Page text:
“But Kelly, Mike Wachowski isn’t really your father now is he?” Again the woman’s speech was calm and soothing. “You appeared out of thin air twenty years ago and were adopted into his family, isn’t that right?”
It wasn’t a question, and Kelly didn’t reply, but suddenly realized what was coming next. She’d forgotten. This wasn’t the first time she’d woken up in this room and drank from the toilet bowl. Doubted it was even the tenth time. It had to be the shock treatments. They were messing with her memory. She didn’t remember when she’d been kidnapped, but it had to have been well over a month, oh God, could it have been a year? She sat there, turning her head away from the direction of the voice. She waited, and then heard more people entering the cell, knowing what came next. Holding up her arms she didn’t have long to wait, they were there, grabbing and dragging her out.
“Shove the bit in again. I don’t want her biting through her tongue. Hopefully this new dosage will break down the damn barrier.”
Whatever chemicals they gave her burned as they made their way into her system. She moaned around the rubber bit and struggled with the restraints as the paddles were placed against her temples. Maybe they’d finally kill her and her suffering would end. First black, then white, and then the red of fire and pain. Coursing through her like molten fire, through every molecule, forcing her to lose control of her bodily functions.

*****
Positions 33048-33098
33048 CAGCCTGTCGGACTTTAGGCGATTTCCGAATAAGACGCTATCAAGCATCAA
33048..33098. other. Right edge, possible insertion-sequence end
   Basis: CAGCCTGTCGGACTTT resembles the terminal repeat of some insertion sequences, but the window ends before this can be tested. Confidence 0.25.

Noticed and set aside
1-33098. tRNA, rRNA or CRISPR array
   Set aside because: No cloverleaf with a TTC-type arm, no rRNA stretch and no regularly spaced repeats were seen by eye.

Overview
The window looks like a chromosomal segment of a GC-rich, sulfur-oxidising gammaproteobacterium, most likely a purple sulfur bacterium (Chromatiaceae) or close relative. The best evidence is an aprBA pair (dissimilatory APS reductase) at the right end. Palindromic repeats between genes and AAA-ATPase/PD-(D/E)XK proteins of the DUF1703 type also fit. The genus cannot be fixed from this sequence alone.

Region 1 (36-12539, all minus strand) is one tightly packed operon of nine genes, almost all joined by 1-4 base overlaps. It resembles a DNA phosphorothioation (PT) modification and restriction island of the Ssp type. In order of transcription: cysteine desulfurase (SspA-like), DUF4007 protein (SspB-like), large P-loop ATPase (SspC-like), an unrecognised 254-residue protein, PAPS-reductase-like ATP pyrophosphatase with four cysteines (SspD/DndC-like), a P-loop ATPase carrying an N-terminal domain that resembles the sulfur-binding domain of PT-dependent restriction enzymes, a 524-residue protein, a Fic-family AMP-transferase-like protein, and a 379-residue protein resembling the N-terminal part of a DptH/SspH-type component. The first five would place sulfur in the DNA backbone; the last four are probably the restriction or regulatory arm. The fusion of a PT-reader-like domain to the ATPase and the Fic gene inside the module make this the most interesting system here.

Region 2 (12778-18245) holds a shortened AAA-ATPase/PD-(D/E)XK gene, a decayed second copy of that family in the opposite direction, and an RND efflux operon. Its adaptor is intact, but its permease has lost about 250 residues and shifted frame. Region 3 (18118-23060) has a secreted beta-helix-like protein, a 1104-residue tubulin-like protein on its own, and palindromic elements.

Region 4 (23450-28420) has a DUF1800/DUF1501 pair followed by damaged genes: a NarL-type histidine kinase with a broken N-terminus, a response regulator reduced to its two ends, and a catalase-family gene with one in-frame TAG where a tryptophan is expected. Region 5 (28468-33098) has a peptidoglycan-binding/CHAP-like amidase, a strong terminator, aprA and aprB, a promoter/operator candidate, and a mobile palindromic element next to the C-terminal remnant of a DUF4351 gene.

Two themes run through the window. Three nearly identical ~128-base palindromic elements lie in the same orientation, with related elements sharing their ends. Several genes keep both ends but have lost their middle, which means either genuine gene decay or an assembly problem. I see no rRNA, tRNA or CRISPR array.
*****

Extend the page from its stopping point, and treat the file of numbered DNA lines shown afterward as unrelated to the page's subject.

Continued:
The colors burst in front of her, yellows, purples, pinks and blues. Ripping the head off one wildflower she pushed it against her nose and inhaled the fragrance, and then threw back her head and laughed. The sun was up and warm against her bare shoulders. Charging forward, she giggled as the flowers brushed legs, the soft grass squishy between her toes. She soared over the log in her path, and then she saw him. Noah was her best friend. She knew he wanted to be alone, but he needed her. Tiptoeing behind him, she jumped up to surprise him as he turned around. He gave her a dark look but she smiled at him and flung her arms wide, watching as his face suffused with laughter. He scooped her up and twirled her around. He was nine and she was five, but their age difference didn’t matter, they were best friends. Grabbing his silky black hair as he twirled her, she hugged his neck, and Kali was content. Nothing was better in her world than loving Noah, he belonged to her. “Don’t be sad anymore, Noah.”
“I’m not sad, Kali.”
“I’m leaving with the others.” She’d known. But she didn’t want him to leave. “Kalani, you need to understand, let me show you.” He touched their foreheads together. “No, I don’t want to see.” “Open up Kali, you need to see. Let me show you.” Kali relaxed and let him share the other universe needing their help. He revealed everything. So many things didn’t make sense, but the pain and suffering was easy to comprehend, and more, she could see what it was Noah and the others were supposed to do. It was simple, they were to be themselves and just help a little. He was right, he had to go, it was important. Kali started to cry. She knew it meant she would have to leave everything she loved, her Nana, the meadow, and everything else, because there was no way Noah was leaving without her.